Curry Zawa Kaoru's Creative Counseling - “Should I decide on a style direction now?” Wait until you get some real fans
Should I decide on a direction for my style now?
It’s a dog-eat-dog world out here these days, where professionals, amateurs, and even fan work creators are concerned about how to sharpen the tools in their toolbox and readying their plans for world domination—AKA their 10-step marketing strategy.
Sure, some might believe that you should just write whatever you want if it’s your hobby, but those people are wrong. Even if no money is involved, publishing creative work is a battle cry that starts off a war with other creators for readers who will love and adulate you.
In fact, you could even say that at their deepest, basest self, professionals and amateurs are exactly the same: starving creatures desperate for approval and self-affirmation. Who even cares about money when you’re begging at the altar of external validation and attention? I’ll destroy anyone who tries to share my spotlight!
Now that I think about it, that means anyone who seeks my advice in this column is my enemy. New policy: the only advice I'll give to anyone who contacts me from here on out is to go and drop dead.
People who say things like, "Just draw what you like without worrying about other people's feedback!" are the same folks who arrive on the battlefield of social interaction wearing their favorite Gelato Pique outfit, only to beat a hasty retreat when they don’t get the praise that they want. Then they’ll post a tweet along the lines of, "No matter how much I write, it's so hard to get a reaction… Maybe I should just give up…"
Of course, even that last tweet only gets maybe two likes, so no one's there to stop them.
Obviously the ideal scenario for a writer is to be able to write whatever they want, but having no one read or respond to your work is like bringing a pot of excellent pork miso soup to a soup kitchen and having no one eat it. One bowl of piping hot miso-fueled trauma, coming right up!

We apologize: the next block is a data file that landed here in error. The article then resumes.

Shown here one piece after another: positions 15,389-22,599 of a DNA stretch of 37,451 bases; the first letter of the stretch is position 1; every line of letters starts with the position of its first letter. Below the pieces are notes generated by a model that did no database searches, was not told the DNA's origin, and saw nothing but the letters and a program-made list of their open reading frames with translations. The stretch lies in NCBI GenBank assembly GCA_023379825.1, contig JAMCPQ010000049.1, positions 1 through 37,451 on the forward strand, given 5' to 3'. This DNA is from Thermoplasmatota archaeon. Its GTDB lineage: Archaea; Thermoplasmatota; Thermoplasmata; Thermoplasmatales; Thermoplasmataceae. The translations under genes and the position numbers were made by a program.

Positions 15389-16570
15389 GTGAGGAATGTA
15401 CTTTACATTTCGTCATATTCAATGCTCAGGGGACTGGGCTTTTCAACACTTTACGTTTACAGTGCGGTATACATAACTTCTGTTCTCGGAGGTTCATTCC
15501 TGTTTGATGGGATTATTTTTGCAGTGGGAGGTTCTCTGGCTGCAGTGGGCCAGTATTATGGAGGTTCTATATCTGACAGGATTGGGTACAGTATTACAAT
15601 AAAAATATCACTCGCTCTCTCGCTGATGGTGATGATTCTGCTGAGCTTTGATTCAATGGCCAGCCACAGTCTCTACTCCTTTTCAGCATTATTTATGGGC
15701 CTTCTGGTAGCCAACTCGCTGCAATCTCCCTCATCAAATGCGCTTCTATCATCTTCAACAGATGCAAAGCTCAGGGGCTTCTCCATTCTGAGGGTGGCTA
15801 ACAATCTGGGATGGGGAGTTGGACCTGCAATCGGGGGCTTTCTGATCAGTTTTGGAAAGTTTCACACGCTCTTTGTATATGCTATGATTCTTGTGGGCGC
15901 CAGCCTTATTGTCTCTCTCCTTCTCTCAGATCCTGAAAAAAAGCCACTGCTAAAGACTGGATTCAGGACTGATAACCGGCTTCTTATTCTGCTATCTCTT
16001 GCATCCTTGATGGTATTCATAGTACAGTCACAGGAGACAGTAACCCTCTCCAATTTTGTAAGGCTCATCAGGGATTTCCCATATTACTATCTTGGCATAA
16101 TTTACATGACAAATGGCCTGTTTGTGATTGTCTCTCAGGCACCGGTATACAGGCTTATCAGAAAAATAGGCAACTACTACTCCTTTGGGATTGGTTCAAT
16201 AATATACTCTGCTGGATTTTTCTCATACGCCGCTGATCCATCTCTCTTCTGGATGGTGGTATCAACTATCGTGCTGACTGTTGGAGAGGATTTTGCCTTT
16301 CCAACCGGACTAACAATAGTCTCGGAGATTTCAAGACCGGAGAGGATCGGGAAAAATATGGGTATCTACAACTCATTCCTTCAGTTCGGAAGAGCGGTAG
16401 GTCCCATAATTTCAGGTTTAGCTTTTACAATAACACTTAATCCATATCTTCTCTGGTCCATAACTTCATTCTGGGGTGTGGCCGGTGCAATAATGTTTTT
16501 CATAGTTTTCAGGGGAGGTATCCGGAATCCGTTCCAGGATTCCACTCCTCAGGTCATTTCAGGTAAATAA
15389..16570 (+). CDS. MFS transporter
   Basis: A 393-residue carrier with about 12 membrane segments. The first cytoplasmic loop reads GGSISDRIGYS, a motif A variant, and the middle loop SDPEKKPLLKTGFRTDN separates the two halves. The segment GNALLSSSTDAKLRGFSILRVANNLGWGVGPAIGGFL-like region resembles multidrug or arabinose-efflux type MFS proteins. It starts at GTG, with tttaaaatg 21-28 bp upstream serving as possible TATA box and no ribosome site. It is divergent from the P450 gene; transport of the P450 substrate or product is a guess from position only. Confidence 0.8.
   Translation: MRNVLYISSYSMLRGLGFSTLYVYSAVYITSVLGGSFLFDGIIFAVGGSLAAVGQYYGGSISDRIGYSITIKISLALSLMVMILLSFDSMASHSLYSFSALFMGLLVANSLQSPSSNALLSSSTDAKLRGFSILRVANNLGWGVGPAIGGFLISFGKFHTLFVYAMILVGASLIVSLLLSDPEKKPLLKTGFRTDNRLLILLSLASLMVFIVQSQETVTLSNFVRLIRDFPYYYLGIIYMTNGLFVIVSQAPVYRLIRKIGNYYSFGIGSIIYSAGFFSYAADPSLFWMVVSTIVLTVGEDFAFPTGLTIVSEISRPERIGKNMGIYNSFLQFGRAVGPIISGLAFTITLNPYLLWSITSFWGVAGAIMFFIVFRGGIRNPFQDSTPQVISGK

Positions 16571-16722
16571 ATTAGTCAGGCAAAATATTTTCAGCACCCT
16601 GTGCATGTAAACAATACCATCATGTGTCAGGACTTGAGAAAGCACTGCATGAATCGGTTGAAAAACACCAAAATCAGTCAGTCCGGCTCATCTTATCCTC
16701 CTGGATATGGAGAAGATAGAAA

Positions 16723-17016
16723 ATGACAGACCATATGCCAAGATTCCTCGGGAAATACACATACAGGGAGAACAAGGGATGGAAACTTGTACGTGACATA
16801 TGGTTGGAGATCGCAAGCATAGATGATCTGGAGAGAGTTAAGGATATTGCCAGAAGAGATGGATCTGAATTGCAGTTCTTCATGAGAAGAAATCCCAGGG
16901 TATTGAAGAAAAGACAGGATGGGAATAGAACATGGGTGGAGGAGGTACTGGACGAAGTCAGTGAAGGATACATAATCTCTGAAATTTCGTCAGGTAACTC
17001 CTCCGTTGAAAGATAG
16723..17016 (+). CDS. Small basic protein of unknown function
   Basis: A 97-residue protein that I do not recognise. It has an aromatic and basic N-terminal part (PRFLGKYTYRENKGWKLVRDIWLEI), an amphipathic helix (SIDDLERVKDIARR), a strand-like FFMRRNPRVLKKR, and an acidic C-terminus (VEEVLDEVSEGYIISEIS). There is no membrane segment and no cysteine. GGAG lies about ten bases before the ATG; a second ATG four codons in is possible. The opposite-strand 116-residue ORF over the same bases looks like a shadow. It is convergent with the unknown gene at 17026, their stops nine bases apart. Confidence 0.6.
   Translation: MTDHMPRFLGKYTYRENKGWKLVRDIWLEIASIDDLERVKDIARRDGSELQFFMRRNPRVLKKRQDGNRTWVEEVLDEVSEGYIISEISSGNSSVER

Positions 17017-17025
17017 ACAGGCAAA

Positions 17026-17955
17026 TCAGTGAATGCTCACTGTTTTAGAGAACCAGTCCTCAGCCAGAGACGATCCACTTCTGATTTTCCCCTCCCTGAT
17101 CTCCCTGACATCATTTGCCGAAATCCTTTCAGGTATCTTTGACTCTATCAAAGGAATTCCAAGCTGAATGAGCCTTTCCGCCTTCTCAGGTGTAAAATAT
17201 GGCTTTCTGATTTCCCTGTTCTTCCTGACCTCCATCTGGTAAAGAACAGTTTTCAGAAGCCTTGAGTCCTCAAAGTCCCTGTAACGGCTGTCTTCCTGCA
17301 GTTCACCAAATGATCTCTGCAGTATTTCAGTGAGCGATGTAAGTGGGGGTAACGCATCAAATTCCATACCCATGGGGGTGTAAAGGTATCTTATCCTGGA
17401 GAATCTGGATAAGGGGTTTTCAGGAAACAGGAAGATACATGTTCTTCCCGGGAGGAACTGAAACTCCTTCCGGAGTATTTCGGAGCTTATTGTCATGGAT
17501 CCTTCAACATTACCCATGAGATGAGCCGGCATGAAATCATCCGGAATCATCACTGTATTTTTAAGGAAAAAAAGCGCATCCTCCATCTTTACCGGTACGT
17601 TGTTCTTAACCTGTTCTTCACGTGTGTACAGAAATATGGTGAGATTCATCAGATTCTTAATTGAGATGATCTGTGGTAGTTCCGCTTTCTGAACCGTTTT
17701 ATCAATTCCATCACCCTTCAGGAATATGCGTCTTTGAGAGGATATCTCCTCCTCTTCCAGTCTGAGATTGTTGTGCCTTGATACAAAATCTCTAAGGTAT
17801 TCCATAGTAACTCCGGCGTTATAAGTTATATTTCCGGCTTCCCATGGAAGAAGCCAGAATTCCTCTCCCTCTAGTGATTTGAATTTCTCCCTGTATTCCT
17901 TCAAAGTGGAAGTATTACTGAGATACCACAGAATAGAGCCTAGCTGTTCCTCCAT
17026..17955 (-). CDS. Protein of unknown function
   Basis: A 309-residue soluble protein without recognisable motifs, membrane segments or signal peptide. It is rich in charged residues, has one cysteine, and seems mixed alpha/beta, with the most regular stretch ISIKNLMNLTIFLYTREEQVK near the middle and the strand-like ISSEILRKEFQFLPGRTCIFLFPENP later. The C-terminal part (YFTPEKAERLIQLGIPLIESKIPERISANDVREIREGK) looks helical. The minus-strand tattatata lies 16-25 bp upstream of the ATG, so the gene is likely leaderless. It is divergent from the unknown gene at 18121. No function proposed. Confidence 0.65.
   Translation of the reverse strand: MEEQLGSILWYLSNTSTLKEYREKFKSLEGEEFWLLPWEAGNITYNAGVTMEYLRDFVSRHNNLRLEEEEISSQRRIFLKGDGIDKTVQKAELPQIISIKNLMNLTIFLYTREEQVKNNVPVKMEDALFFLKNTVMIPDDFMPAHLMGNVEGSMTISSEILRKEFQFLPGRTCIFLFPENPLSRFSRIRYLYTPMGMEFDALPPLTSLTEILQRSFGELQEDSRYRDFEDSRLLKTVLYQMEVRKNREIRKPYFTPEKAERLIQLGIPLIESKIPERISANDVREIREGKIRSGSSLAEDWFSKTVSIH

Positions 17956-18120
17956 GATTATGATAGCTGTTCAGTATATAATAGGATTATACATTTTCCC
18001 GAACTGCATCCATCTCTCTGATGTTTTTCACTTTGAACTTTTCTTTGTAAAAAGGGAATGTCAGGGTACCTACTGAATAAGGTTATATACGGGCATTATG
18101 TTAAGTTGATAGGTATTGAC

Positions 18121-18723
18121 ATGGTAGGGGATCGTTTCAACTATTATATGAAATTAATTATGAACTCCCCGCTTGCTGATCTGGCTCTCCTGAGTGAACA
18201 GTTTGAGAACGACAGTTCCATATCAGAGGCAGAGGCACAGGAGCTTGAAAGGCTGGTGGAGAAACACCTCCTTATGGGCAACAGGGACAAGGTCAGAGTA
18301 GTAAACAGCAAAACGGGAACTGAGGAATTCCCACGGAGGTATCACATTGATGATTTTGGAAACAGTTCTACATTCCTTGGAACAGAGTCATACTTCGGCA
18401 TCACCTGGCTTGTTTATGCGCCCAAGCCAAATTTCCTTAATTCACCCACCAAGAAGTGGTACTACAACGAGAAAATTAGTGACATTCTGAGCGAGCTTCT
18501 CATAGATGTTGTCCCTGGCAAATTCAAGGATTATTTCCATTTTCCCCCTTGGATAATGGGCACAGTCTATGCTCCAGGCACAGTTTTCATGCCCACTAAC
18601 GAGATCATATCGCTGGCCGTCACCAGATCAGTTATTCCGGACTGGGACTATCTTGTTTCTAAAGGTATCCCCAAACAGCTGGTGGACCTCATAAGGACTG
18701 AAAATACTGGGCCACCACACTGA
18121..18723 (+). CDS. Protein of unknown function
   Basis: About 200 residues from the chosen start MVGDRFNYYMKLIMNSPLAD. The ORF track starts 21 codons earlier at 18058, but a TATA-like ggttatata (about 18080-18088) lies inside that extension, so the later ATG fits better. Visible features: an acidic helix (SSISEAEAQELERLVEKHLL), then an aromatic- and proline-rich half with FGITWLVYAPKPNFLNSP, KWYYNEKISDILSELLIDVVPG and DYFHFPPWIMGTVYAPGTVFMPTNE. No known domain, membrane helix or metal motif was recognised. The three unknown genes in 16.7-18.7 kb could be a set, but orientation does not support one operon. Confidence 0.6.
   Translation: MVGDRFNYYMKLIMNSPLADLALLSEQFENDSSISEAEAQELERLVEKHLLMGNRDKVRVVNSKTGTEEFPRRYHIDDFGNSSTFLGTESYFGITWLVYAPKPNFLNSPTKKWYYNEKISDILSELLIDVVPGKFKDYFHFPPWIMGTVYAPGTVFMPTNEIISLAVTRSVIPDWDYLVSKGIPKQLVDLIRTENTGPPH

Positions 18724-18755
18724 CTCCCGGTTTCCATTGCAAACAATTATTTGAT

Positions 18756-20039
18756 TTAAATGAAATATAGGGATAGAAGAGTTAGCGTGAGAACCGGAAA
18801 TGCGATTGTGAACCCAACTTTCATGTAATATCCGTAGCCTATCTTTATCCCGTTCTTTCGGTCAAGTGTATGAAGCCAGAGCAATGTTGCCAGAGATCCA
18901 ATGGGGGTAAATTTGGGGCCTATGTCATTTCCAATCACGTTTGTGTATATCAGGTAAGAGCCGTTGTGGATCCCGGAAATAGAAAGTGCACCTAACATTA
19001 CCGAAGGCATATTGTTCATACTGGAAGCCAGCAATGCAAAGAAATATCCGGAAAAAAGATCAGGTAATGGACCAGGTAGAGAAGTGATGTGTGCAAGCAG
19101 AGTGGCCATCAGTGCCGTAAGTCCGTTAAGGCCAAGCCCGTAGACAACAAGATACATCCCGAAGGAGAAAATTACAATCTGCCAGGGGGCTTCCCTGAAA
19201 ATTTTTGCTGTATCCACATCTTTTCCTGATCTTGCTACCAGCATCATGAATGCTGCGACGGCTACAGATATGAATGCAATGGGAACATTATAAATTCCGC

Yet if that same pot of pork miso soup is so sought after that it causes bloodshed and someone even calls the riot police, you'll be inspired to cook up an even bigger batch next time.
TL;DR: Feedback is the lifeblood of a writer that helps us avoid despising what we like to do and keep writing; and to get the kind of feedback you want, it's critical to find and sharpen your weapon of choice in order to compete in the battle for reader attention.
When it comes to creative work, deciding which path to take is always a challenge
Listen, I've been a writer for over ten years and have written all sorts of things, but I have no idea what I’m doing either. I've picked up a lot of tips and tricks during my time that I was sure would be helpful, thinking I’d found the weapon that would guarantee me success, only to discover they were horse dung.
In other words, asking me for advice is like asking someone who has been lost in the woods for more than a decade for a way out.
To be honest, those who have managed to flee this big-ass forest shrouded in confusion and mystery are most likely in the minority.
For example, Watsuki-sensei found huge success with Rurouni Kenshin, but what else has he even done? Anyone who tries to say, “There was that one series he did with that guy in the butterfly mask!” has just totally missed the point.
Even artists who seem to have found their own weapon of choice and have become masters in their own right end up traveling the sea of trees aimlessly looking for a new one, and occasionally snag a piece of horse poo. Not everyone can be like Yoshihiro Takahashi, who found his dog-shaped Excalibur and sliced down the whole forest with it.
Therefore, you should accept that you’ve entered the dark, unpaved forest that is creative writing. Resign yourself to the knowledge that you should anticipate being lost for the rest of your life as long as you continue to write.
Even if you find a writing style you enjoy and become popular in your chosen genre, trust me: the more you continue to write, the more you'll spiral.
In addition, if you’re creating derivative works, the popularity of your fanworks might be affected by the popularity of the original work. As such, you stand to lose readers when the original work is discontinued, and there may be moments when you feel like switching forests altogether.
Be aware that if you decide to do that, you’ll need to find a completely different weapon suited to your new creative home. Godspeed.
Might as well take a few detours
Fortunately (or unfortunately, depending on your perspective), this aimless wandering in search of weapons is one of the best parts of creation.
If you only ever use a single weapon to write, you'll probably get some decent numbers, but you'll also get fewer works that unexpectedly go viral, and eventually, you'll start worrying about trivial things like why you're getting fewer likes than usual.